Hair of the Frog: Taking care of Aggie’s little bro, bro

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Kendre Miller runs through Tarleton State defenders Saturday for an early touchdown (The Associated Press/LM Otero).


By Skiff Bayless
Frogs Today righteous dude


Tarleton is not a State. What it is, I’m not quite sure.

They have a football team— the Texans.

Not much else is known except they are part of the Texas A&M university system.

Aggie’s little brother.

Being a little brother is tough. Just ask Rob Kardashian. Or David Dahmer. Or the Beav.

Or me. Yes, I’m a little brother.

I’m in a good place now, thanks to TCU football and television psychologists. But it’s a process.

On last Tuesday’s episode, Dr. Phil suggested I broaden my social interaction. So, I’ve expanded my circle beyond panhandlers and fast-food drive-thru window attendants. And I’ve been sharpening my lingo, trying to attract a more diverse friend group.

You can only imagine how excited I was for our home opener. Even if it was against Aggie’s little brother.

Truth is, the Aggies have been encroaching on our territory. They bought a ton of land in downtown Fort Worth, where they are going to build what they’re calling “Aggieland North.”

We needed to show the Aggies who runs this city, starting with their kid brother.

But as game day approached, I was getting nervous. None of my friends were texting me back about their tailgates.

Luckily, I ran into Jerf at Spec’s on Saturday morning.

“What’s up fam?” I asked.

Fam is a shortened version of “family,” which is a term of endearment among millennials though not necessarily limited to actual family. Yes, I learned this from Dr. Phil.

Jerf was surprised to see me.

“Oh, hey.”

“Getting ready for some tailgate action?” I wondered.

“Uh, this?” Jerf said as he waved his hand across his grocery cart filled with four cases of Vizzy hard seltzers, a bottle of tequila in the shape of a skull, a beer pong set and a whole dill pickle in a plastic pouch.

I soaked the moment in awkward silence until …

“Okay. Fine.” (Works every time.) “You can come but try not to be weird,” he said.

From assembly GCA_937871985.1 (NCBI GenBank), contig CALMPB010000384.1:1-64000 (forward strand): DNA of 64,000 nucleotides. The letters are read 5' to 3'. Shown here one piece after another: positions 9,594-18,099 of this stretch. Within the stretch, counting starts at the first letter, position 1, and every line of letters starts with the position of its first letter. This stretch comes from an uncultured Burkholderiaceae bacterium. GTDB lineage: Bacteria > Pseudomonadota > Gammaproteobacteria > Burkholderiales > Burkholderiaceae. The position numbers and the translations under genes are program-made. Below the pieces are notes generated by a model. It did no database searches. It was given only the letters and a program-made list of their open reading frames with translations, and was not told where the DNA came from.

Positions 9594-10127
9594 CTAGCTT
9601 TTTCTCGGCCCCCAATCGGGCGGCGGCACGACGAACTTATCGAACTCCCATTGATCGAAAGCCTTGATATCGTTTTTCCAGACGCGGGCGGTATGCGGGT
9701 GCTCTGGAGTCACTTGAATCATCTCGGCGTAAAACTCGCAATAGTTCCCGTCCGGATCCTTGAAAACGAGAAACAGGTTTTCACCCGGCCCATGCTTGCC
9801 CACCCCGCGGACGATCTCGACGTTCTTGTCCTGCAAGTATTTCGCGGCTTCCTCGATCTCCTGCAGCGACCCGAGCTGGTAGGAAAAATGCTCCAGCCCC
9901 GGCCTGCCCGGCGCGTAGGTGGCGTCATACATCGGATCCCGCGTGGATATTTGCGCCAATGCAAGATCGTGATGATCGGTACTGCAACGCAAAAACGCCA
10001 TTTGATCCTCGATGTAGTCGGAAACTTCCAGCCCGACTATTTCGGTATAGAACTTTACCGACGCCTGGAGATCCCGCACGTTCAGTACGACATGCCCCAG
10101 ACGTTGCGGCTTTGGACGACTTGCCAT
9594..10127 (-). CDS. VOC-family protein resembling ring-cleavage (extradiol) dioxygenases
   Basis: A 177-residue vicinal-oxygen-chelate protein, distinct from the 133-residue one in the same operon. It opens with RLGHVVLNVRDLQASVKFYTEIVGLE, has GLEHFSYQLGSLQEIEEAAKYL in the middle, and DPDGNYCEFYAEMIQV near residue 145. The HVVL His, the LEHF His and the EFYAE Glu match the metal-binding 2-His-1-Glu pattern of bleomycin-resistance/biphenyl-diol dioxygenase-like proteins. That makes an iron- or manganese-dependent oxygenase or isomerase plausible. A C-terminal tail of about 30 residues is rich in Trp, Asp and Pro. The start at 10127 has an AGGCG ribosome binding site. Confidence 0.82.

“What do you mean, bro?” I asked.

Short for “brother.” Same Dr. Phil, different episode.

“That. Saying ‘bro’ and ‘fam.’ All your lingo and stupid abbreviations. You’re trying too hard.”

Jerf is a little brother in recovery. So he is always quick to bombard me with his birth order bullshit and his sibling pseudoscience.

He thinks I overcompensate and lack the self-awareness to recognize it. Whatever. Didn’t matter.

I had my tailgate invitation and that was all I needed. I rushed home, threw on my favorite pair of Dockers, my velcro Skechers and a “That’s My Boykin!” t-shirt and sped to Lot 3.

A large crowd had already gathered. I decided to go in hot.


The lack of reciprocal high-fives told me most of this crowd didn’t know the “t” (the news, the scoop, the gossip).

Still, I decided to give them a chance. I drew a mango High Noon from the cooler and made my way to a fellow purple-clad patron. He was watching the Texas Aggies play Appalachian State (also, not a State, btw).

“Wow. Close game,” I said.

“Yeah. Too close,” he replied.

Since no one in purple typically gives a flying f about the fate of the Aggies, I was suspicious.

Turns out he was a Tarleton fan.

“What’s up with the purple?” I asked. “And the block T logo?”

“Just trying to establish our own identity.”

He showed me his silver belt buckle and bragged about Tarleton’s eight national titles in rodeo.

“Actual or claimed?” I asked, fairly.

The rest of the tailgate crowd gathered around the television as time ran out on the sixth-ranked Aggies.

“Turn it off! Turn it off!” my new Tarleton friend screamed in anguish.

I tried to console him.

“There’s no shame in losing to App State, a teacher’s college from rural North Carolina.”

“But we’re the SEC! SEC! SEC!”

I wasn’t going to penetrate his delusion, so I just left him with a nugget of wisdom that he could turn over in his subconscious.

“When a family member brings shame on the family, it’s totally OK to reject them.”

I left him in a puddle of tears. He had some soul searching to do.

Our game went as planned. In fact, it got a little ugly. The fourth quarter was like watching an extended drum solo or a fireworks show. I just wanted it to end.

I went back to the tailgate for a White Claw nightcap. My Tarleton friend was there.

He asked if he could have my hat.

“Of course,” I offered. “But it has the Frog logo.”

He just smiled. We both knew. Some little brothers overcompensate. Some find role models and emulate.

I told him our Frog fam tent is wide and if he ever wanted to come back, hmu.

He looked a little confused but smiled and waved goodbye.

Little brothers, bro. IYKYK.

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